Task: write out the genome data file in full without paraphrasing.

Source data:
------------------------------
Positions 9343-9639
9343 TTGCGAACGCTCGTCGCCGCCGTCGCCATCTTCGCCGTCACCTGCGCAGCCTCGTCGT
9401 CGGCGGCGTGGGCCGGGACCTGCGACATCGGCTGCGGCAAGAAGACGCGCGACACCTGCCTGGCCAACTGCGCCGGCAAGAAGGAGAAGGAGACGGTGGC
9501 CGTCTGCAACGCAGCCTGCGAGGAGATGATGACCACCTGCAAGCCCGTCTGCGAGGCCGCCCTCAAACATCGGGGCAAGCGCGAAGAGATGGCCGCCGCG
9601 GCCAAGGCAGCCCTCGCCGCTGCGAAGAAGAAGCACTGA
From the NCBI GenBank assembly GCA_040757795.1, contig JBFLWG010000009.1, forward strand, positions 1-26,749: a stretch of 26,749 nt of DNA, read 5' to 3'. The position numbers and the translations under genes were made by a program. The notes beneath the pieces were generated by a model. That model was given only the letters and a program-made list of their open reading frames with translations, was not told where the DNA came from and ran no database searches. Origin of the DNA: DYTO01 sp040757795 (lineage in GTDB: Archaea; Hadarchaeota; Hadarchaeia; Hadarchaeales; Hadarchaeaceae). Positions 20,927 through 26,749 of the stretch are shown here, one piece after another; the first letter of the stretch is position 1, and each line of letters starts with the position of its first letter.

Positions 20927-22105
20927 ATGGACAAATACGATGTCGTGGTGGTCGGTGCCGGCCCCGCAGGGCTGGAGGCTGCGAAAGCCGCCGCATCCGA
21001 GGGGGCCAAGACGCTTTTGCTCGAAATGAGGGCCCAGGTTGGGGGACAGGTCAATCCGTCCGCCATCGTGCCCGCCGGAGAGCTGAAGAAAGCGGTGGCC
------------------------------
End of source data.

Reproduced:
Positions 9343-9639
9343 TTGCGAACGCTCGTCGCCGCCGTCGCCATCTTCGCCGTCACCTGCGCAGCCTCGTCGT
9401 CGGCGGCGTGGGCCGGGACCTGCGACATCGGCTGCGGCAAGAAGACGCGCGACACCTGCCTGGCCAACTGCGCCGGCAAGAAGGAGAAGGAGACGGTGGC
9501 CGTCTGCAACGCAGCCTGCGAGGAGATGATGACCACCTGCAAGCCCGTCTGCGAGGCCGCCCTCAAACATCGGGGCAAGCGCGAAGAGATGGCCGCCGCG
9601 GCCAAGGCAGCCCTCGCCGCTGCGAAGAAGAAGCACTGA
From the NCBI GenBank assembly GCA_040757795.1, contig JBFLWG010000009.1, forward strand, positions 1-26,749: a stretch of 26,749 nt of DNA, read 5' to 3'. The position numbers and the translations under genes were made by a program. The notes beneath the pieces were generated by a model. That model was given only the letters and a program-made list of their open reading frames with translations, was not told where the DNA came from and ran no database searches. Origin of the DNA: DYTO01 sp040757795 (lineage in GTDB: Archaea; Hadarchaeota; Hadarchaeia; Hadarchaeales; Hadarchaeaceae). Positions 20,927 through 26,749 of the stretch are shown here, one piece after another; the first letter of the stretch is position 1, and each line of letters starts with the position of its first letter.

Positions 20927-22105
20927 ATGGACAAATACGATGTCGTGGTGGTCGGTGCCGGCCCCGCAGGGCTGGAGGCTGCGAAAGCCGCCGCATCCGA
21001 GGGGGCCAAGACGCTTTTGCTCGAAATGAGGGCCCAGGTTGGGGGACAGGTCAATCCGTCCGCCATCGTGCCCGCCGGAGAGCTGAAGAAAGCGGTGGCC